Oklahoma weather disrupted soybean production

oklahoma soybean harvest
Oklahoma’s weather this season led to smaller-than-projected yields — photo by Todd Johnson, OSU Agricultural Communications Services

Hot, dry, September weather across much of Oklahoma disrupted soybean development, leading to smaller-than-projected yields overall.

Historically, 2021 will go down as a tale of two soybean crop choices: full-season and double-crop. The double-crop soybeans were planted following harvest of a field’s first grain crop, such as wheat in many Oklahoma counties.

The more quickly developing double-crop varieties were less affected by the September weather than the slower developing full-season varieties.

“Full-season soybean growers have been frustrated. Everything was looking good and then Oklahoma was hit by atypical weather in September, which is a really key time in the development of the plants,” said Josh Lofton, Oklahoma State University Extension cropping systems specialist. “The big takeaway is to realize they didn’t do anything wrong. Mother Nature just threw them a curve.”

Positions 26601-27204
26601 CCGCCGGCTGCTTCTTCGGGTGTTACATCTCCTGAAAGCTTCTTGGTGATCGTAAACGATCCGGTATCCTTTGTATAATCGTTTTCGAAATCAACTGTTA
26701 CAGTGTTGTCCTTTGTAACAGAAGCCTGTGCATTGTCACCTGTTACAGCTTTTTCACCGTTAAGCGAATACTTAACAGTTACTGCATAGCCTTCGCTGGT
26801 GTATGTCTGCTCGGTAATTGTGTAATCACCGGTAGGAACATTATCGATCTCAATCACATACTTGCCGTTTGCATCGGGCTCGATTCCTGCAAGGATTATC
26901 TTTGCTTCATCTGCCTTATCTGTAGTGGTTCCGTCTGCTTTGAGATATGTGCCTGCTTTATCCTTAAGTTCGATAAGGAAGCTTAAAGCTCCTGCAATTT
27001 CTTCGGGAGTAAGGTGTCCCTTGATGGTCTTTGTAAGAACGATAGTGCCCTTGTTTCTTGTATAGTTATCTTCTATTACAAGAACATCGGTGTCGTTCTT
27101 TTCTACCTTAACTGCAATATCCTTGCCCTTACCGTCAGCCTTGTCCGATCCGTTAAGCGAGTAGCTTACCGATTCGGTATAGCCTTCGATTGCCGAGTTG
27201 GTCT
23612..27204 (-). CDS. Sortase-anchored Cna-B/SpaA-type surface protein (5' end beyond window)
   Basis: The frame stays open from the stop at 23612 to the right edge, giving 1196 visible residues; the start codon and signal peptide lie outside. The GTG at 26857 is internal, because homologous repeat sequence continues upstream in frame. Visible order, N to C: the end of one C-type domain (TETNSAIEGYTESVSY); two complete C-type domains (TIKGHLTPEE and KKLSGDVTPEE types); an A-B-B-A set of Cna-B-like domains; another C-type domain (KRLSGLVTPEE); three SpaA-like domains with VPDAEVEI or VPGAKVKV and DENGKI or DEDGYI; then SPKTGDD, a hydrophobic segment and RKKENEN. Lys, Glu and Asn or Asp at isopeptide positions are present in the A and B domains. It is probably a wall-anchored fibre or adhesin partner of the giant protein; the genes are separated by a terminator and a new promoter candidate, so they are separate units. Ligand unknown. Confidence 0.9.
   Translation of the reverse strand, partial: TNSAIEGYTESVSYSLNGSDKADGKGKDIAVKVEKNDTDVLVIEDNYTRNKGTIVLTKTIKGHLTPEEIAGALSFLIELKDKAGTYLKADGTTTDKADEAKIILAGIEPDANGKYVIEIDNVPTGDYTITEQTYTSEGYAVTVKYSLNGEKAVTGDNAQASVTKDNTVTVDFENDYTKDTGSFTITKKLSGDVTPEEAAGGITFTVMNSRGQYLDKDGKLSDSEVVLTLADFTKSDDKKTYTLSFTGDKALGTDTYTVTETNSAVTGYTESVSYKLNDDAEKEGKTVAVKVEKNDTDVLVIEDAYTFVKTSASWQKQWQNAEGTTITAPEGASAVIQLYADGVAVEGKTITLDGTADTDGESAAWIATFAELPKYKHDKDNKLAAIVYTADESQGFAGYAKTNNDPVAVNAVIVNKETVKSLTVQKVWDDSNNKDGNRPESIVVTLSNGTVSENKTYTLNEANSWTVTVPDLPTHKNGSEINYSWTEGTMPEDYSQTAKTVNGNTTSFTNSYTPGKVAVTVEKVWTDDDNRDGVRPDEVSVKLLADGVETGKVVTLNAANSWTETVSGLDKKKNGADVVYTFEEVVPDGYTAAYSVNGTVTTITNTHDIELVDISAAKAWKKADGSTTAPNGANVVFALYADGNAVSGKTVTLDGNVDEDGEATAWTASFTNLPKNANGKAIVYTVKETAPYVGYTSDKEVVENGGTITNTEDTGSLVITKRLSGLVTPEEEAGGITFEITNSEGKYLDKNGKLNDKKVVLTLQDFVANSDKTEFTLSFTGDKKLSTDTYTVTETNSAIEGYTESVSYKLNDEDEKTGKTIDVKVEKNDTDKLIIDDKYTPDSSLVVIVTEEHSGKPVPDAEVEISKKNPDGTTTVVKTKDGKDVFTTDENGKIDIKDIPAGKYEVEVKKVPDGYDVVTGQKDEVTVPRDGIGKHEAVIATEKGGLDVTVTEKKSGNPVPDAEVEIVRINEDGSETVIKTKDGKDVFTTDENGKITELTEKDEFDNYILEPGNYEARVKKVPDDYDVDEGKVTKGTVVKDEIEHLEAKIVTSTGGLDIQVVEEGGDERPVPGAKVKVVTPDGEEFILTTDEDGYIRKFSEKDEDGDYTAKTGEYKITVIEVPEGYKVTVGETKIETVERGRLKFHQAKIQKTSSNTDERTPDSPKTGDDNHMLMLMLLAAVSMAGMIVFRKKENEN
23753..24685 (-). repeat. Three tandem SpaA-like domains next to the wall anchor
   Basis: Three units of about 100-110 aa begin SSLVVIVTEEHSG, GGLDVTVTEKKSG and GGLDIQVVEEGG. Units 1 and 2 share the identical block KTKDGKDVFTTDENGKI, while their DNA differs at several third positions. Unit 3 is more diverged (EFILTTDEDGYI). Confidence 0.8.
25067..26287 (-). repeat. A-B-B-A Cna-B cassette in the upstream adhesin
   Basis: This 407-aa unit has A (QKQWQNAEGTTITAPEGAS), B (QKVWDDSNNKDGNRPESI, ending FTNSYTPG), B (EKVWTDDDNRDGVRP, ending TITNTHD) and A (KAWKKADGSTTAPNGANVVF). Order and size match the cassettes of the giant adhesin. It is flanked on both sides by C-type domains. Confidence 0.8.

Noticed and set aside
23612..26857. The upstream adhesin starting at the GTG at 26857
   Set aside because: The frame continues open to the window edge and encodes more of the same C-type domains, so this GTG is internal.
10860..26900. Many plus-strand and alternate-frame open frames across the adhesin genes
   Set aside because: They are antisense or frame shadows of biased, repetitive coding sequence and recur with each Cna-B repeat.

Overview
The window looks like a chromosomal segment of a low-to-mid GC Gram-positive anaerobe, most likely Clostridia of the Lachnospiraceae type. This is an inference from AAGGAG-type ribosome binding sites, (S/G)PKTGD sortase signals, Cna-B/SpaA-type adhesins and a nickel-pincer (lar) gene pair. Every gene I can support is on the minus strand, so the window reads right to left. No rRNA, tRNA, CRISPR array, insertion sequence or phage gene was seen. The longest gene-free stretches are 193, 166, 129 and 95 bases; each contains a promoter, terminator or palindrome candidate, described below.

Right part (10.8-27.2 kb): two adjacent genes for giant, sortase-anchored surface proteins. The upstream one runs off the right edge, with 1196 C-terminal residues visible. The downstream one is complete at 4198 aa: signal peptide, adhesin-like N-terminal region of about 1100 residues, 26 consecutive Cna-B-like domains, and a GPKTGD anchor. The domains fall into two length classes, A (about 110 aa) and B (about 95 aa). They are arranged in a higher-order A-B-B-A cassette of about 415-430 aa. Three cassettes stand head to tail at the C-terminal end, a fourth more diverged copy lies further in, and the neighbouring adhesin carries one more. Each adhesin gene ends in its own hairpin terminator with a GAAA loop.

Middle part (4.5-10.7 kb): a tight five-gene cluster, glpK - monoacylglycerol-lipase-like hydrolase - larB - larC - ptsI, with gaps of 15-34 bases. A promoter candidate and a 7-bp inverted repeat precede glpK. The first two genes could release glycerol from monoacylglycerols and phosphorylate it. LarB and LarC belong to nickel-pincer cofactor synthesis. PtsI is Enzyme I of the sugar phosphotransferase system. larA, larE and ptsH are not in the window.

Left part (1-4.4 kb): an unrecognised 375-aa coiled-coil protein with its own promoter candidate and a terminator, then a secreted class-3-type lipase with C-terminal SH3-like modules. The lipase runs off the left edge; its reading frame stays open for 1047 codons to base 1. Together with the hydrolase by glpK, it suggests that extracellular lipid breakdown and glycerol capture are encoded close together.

Thrown a curve ball

As late as Sept. 1, analysts were projecting a 2% increase in the 2021 Oklahoma soybean crop over the previous year. Lofton recently spoke more in-depth about September’s effect on the agricultural television show SUNUP.

“Overall, the quality of Oklahoma’s collective soybean crop was fine,” he said. “We just didn’t have enough of it. Unfortunately, there is not a lot full-season soybean producers can do except take solace in the fact they did everything they could and stay the course. Hopefully, Oklahoma experiences more typical weather patterns next year.”

OSU’s Division of Agricultural Sciences and Natural Resources updated its soybean production guide recently, making it a comprehensive, up-to-date resource for both full-season and double-crop soybean growers. The guide is available online and through OSU Extension county offices.

Soils suitable for growing soybeans are found throughout Oklahoma. Hot and drier conditions in the western part of the state limit production unless irrigation is used.

The value of Oklahoma soybean production was more than $163 million to the state economy in 2020, according to U.S. Department of Agriculture data.


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